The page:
When the change of seasons comes around it is always a bit of a guess as to how local fishing will be affected.
The best estimate might involve what was happening a year ago, or perhaps how the recent months might influence what is ahead. Last May, conditions turned out pretty well all things considered. On most days, conditions were at least fishable and there were plenty of fish ready to cooperate, so that’s a positive for this year. On the other hand while we are still in the grip of La Nina, we should not be so optimistic.
The rains continue, albeit not to the same extent experienced during the floods, and no more than we would expect in a normal season. Large outpourings of freshwater from local rivers and streams certainly have negative consequences. In neighbouring Hervey Bay, coral reefs in the more open waters around Gatakers Bay and Point Vernon have been affected more noticeably than those around Woody and Round islands, and reefs that more regularly submitted to freshwater out of the Mary River.
Along the beaches of Fraser Island, we don’t really know what long term effects there are, whether or not there have been long term problems in the offshore habitat, problems that might affect fishing in the short term. To be optimistic, however, we can only see positives. All this freshwater coming off the land is bringing essential nutrients to the marine system; nutrients that every member of the food chain ultimately depend upon.
These next few months are going to be very interesting, and I for one will be watching them closely.
This is the first of what I hope to feature in some future monthly reports. Here we will take a look at some of the important angling species of the eastern and western beaches of Fraser Island, as well as those in Sandy Straits. I will include some background information, as well some of the best locations and methods being employed by top anglers.
This month we will take a look at a group of fishes that make up some of the many members of the Carangidae family. These are the snub-nosed dart, species of dart and queenfish.
The darts are closely related, all being of genus Trachinotus but the queenfish is more a distant cousin. I am including the queenfish in this group because of similar markings to the dart, and because it is sometimes known as giant dart.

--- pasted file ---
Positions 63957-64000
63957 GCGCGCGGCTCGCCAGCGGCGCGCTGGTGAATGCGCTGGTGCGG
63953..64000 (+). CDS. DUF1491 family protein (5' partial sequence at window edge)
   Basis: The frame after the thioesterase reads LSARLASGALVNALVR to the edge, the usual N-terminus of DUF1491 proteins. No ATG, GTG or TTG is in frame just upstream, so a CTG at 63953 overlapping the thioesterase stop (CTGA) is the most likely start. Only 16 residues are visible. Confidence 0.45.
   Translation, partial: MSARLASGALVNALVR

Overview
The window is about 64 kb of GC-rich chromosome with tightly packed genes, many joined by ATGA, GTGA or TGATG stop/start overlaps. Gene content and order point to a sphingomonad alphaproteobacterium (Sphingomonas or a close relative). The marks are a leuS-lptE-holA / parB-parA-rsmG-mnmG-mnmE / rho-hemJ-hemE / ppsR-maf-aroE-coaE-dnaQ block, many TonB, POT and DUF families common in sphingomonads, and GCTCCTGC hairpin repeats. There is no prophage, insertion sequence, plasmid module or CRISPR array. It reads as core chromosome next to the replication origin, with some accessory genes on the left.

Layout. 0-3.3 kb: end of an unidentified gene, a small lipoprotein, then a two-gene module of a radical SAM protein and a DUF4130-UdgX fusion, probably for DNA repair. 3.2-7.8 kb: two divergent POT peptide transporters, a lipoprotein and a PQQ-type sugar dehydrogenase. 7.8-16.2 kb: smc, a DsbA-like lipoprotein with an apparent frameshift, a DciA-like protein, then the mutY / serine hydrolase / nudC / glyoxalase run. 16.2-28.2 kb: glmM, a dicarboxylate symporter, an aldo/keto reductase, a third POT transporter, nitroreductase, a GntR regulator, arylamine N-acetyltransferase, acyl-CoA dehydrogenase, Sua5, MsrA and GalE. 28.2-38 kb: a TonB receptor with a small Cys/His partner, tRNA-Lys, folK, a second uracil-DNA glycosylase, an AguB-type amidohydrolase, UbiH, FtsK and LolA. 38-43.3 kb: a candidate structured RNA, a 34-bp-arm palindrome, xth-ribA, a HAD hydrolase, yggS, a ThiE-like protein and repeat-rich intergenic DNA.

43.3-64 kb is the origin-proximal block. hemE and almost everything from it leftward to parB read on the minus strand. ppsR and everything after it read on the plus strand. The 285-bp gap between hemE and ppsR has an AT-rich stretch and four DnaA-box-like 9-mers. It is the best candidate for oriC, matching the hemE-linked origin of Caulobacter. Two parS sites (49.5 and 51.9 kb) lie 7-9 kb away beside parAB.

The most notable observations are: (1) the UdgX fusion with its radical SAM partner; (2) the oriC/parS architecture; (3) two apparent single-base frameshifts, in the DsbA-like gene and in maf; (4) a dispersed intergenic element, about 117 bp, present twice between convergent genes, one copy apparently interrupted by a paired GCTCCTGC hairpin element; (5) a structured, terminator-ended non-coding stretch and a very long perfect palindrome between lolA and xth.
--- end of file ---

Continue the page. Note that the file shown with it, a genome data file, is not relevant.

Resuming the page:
The snub-nosed dart, aka oyster cracker and permit, is a prize catch on Fraser Island’s ocean beach. In my column in March QFM, I included a photo of such a prize fish. Throughout many parts of the world, permit is keenly sought by saltwater fly enthusiasts. Here at Fraser Island they are taken right along the eastern beach, probably more so south of Indian Head.
By far, the snub-nosed dart’s favourite bait is the pipi, hence the common name of oyster cracker. They are not solitary fish as when one is taken there is a fair chance there will be another close by. I have often been asked whether they might also be located over the flats of the western side of the island where golden trevally are often targeted by fly fishers. To the best of my knowledge, they don’t frequent these flats, but it would be nice if they did.
The common dart, aka swallowtail, needs no introduction as this is by far the most common beach catch. There would hardly be a piece of beach or rock from Sandy Cape to Hook Point where it wouldn’t be possible to catch this fish. Not surprisingly, I have something to say about dart in just about every column I write.
Big dart make great sport and when bled and skinned, make excellent table fare. Smaller dart, ranging from just a few centimetres up to its legal minimum length, are prolific to the point of being a dreaded nuisance. They are well known for ruining whiting fishing in the island’s shallow gutters.
Dart are not totally restricted to the eastern beach as they often taken around Moon Point, Coungul and Woralie creeks. The top baits for dart are the naturally occurring sea worms and pipis, although the bigger fish will attack WA pilchards and can become a real problem for serious tailor anglers. I learned many years ago that a bright green bead would help to attract dart. More recently I have used small lime-green grubs with some success.
A second specie, the northern swallowtail, occasionally turns up along Fraser’s east coast. It can be readily distinguished from the common dart by the presence of about three distinct dark spots along the lateral line where the common dart has about five less distinct blotches above the lateral line.
As already mentioned the queenfish, aka leatherskin, giant dart or skinny, is a distantly related specie. Although not commonly abundant along the ocean beach, they often turn up in numbers as they chase baitfish towards the beach or rocks. I have caught them around Ngkala Rocks and just inside the Sandy Cape spit.
On the western beach, queenfish are often seen patrolling the shallows north from Moon Point. Fly fishers stalking golden trevally often tangle with them along the flats. The queenfish pictured was taken at Moon Point by Brad Baldwin using a 5” Electric Chicken Snapback on a 3/0H 1/4oz jighead.
This month, the big dart are going well for the few anglers who are working the gutters. It has actually been very quiet as far as visitors are concerned with backpacker numbers also well down. I have also received the sad news that the shop and other facilities at Happy Valley have closed down. I don’t have any details but I am sure I am not alone in hoping that it is up and running again in the not too distant future. To the best of my knowledge, the Cathedral Beach and Orchid shops are still operating and the shops and bakery at Eurong are operating as usual.
In next month’s column we will take a close look at Indian Head.Reads: 1884